quite? 1) I'm quite positive about it. means: I'm really/actually positive about it. 2) she's quite pretty. means: she's somewhat pretty. 3) he thought the bag was heavy, but it was quite light. means: he thought the bag was heavy, but it was truly light. Then, how do I know what "quite" means in different contexts?
Nov 30, 2016 7:40 AM
Answers · 7
Here's the British usage: It depends on the category of adjective and the stress pattern. 1. If it's a gradeable adjective (good, bad, nice, big, small, pretty, expensive, frightening etc) 'quite' means 'a little' and tones down the force of the adjective. So 'quite good' means OK, reasonably good. Both words could have equal stress, or we might stress the 'quite' to emphasise the point that it's not 'very good' but just 'QUITE good' i.e not bad, but not very good either. 2. If it's an ungradeable adjective (fantastic, terrible, beautiful, terrifying), 'quite' means 'totally'. So 'quite terrible' is equivalent to 'completely terrible'. In spoken English, we would stress the adjective rather than the 'quite'. So 'quite AWFUL' would mean 'absolutely awful'. NB American English doesn't tend to use 'quite' in the first sense.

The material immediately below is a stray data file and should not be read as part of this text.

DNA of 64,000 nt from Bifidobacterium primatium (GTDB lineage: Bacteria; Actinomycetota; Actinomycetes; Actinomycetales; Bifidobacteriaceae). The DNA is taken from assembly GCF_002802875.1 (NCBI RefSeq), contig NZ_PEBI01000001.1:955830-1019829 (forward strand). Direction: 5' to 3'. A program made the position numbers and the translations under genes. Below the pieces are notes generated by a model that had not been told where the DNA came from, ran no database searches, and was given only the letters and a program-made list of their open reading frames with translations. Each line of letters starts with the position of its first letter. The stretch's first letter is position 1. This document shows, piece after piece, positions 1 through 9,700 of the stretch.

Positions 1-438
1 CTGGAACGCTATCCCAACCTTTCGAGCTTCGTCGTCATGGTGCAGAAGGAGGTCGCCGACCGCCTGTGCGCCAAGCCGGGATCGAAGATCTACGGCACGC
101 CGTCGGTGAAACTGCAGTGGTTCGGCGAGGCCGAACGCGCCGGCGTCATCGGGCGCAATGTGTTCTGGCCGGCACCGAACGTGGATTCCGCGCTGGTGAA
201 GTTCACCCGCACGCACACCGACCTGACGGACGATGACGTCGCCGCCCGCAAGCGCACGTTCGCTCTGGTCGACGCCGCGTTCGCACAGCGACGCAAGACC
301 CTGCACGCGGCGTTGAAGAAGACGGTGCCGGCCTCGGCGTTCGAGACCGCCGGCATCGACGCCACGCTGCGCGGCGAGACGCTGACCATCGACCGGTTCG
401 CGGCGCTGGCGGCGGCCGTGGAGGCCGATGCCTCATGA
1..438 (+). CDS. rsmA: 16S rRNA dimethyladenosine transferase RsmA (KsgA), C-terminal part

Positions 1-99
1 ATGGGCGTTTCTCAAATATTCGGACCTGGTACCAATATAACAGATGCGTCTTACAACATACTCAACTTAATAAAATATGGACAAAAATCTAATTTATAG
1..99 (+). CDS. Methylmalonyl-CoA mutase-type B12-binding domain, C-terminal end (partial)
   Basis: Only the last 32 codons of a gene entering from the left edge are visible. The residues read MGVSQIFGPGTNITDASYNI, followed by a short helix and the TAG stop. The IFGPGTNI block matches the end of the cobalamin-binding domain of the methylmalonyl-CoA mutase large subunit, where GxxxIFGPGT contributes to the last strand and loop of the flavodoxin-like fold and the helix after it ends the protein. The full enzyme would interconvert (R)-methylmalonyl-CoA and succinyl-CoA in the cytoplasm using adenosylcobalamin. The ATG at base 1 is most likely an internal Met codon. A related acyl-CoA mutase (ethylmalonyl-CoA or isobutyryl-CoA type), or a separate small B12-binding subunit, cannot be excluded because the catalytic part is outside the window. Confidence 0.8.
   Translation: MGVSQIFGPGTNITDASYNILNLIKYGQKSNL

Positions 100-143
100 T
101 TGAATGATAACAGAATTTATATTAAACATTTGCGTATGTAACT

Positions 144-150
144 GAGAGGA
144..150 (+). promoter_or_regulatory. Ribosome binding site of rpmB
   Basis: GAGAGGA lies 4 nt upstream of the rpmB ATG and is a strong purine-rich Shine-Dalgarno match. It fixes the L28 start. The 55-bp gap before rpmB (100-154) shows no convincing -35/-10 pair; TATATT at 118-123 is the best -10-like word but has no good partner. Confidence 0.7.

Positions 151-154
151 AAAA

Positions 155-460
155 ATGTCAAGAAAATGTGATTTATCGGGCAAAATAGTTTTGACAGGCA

November 30, 2016
In speaking the meaning will come out through the tonality of the speaker. "I'm quite sure" spoken with either confidence or doubt in one's tone gives 2 different meanings. In reading and writing you can't be sure which meaning it is when you take a single sentence by itself, it only becomes apparent by the surrounding description. Example: She's quite pretty, I mean not the prettiest here, but still. She's quite pretty, I think you'll really like her because she really stands out in a crowd.
November 30, 2016
just feel
November 30, 2016
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